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LS2 Report: Linac4 knocking at the door of the PS Booster

LINAC4 tunnel april 2017
The linear accelerator 4 (Linac4) will be the new source of proton beams for the Large Hadron Collider (LHC) after the second long shutdown of CERN’s accelerator complex (LS2) (Image: CERN)

Busy activity has returned to the CERN Control Centre (CCC), where the Operation group coordinates the current Linac4 test run, supported by the Accelerators and Beam Physics (ABP) group and all the involved equipment groups. As we write, the nominal 160 MeV beam has already reached the Linac4 dump.

After the ongoing second long shutdown of CERN’s accelerator complex (LS2), Linac4 will replace the retired Linac2 to provide protons to the LHC and all the CERN experiments that are served by CERN’s proton-accelerator chain. “For this purpose, Linac4 has by now been connected to the LHC injector chain through its new transfer line to the PS tunnel and the existing transfer lines to the PS Booster (PSB),” says Bettina Mikulec, who coordinates the test run.

In order to prepare Linac4 for the challenge of delivering reliably high-quality beam to the PSB from its first day of post-LS2 operation in 2020, a special beam run started on 30 September to measure its beam parameters in the completely renovated 15-m-long emittance-measurement line (LBE), only 50 m away from the PSB injection point. “In this line, we can of course measure the emittance of the beam – the transverse dimensions of the beam and its energy spread – but also its longitudinal parameters in the transfer line,” adds Bettina Mikulec. “The LBE line is also very close to the PSB entrance, so everything we measure there should not be far off from the final characteristics at the PSB injection point.”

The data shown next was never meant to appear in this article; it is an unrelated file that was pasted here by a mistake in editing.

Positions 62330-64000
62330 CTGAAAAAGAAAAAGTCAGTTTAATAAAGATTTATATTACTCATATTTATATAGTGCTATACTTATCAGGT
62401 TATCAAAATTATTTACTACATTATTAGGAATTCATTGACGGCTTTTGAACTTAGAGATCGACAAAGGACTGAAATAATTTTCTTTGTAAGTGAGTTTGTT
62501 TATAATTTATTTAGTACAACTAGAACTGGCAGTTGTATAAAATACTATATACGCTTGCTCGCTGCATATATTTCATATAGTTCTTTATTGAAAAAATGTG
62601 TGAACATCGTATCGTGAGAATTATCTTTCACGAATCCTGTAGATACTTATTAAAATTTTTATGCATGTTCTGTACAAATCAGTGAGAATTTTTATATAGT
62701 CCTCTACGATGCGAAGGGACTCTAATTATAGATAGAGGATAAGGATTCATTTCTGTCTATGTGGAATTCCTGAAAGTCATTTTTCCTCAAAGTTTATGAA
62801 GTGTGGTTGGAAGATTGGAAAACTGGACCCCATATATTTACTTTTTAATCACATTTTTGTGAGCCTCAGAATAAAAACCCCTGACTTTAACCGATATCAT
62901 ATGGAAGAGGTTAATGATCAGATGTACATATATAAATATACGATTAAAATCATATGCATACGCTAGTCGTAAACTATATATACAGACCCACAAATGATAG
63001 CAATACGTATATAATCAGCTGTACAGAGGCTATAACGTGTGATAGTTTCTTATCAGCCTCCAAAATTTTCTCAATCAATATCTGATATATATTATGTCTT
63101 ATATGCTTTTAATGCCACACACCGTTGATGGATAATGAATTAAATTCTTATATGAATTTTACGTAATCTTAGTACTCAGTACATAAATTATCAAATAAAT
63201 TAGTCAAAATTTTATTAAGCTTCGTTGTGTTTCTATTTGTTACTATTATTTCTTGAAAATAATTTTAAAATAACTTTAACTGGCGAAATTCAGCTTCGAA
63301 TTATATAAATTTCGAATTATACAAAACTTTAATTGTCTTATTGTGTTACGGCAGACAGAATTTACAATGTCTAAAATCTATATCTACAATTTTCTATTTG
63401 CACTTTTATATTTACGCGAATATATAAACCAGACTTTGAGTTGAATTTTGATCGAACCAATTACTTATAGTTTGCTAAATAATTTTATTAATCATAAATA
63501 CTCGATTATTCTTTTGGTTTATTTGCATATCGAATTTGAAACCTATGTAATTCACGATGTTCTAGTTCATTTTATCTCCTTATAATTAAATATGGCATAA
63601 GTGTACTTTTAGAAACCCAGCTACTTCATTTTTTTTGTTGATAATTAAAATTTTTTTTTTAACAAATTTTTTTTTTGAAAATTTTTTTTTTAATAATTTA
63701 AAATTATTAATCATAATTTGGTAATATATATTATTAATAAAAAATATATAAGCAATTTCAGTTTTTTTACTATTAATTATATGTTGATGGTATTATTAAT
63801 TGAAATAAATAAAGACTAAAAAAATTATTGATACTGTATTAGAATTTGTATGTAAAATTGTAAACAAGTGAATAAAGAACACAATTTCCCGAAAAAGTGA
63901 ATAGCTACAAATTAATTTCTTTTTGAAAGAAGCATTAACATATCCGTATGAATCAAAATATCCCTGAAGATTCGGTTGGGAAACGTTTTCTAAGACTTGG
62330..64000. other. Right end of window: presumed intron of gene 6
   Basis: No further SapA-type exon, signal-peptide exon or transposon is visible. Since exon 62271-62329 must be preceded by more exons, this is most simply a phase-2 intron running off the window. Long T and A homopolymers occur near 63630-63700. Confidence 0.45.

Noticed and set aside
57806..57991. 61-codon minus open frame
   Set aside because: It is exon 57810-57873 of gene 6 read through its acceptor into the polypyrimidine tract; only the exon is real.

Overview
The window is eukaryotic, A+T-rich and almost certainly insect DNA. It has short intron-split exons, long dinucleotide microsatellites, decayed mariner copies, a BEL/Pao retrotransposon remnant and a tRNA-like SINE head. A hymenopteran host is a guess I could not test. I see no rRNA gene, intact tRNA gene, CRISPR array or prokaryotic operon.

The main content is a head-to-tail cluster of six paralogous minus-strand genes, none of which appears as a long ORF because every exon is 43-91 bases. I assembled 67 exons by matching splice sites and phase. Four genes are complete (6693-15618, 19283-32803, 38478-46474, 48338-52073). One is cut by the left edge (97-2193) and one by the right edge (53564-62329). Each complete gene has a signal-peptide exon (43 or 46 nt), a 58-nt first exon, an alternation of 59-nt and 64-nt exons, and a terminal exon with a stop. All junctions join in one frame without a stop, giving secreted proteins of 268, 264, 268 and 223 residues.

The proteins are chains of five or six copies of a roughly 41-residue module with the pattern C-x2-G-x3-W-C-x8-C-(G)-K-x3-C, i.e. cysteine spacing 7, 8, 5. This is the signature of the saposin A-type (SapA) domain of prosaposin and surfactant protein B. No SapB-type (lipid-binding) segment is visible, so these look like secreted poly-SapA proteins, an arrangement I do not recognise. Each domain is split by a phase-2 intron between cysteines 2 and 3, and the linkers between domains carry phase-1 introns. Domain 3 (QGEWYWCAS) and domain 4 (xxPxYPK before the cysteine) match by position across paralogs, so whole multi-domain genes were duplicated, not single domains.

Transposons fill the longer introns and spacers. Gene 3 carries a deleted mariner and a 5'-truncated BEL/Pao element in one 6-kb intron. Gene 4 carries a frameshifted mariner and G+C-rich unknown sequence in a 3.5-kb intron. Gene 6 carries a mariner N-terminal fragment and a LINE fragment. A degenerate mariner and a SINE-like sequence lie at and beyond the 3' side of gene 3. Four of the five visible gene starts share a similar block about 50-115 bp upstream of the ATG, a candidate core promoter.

The new LBE line. At the end of this line, we can see the LBE dump (green shielding blocks) located just at the wall of the PSB (Image: CERN)

Until 6 December, negative hydrogen ions* will cover the 86 m of the Linac4 to be sent along the new and renovated transfer lines (160 m in total) into the new LBE line, before terminating their flight in a dump located just at the wall of the PSB.

“During this run, hardware and software changes deployed since the last Linac4 reliability run, which took place in 2018, will be commissioned, with the aim of solving some remaining issues and enhance the beam quality,” says Alessandra Lombardi, Linac4 project leader in the ABP group.

In addition, the required operational beam configurations for the 2020 start-up will be prepared as much as possible in advance to allow a rapid Linac4 start in April 2020, when various beams will be set up for the PSB, so that the PSB can restart with beam under optimum conditions in September 2020.


* Hydrogen atoms with an additional electron, giving it a net negative charge. Both electrons are stripped during injection from Linac4 into the PS Booster to leave only protons.


Follow the progress of the LBE run on the online Vistar.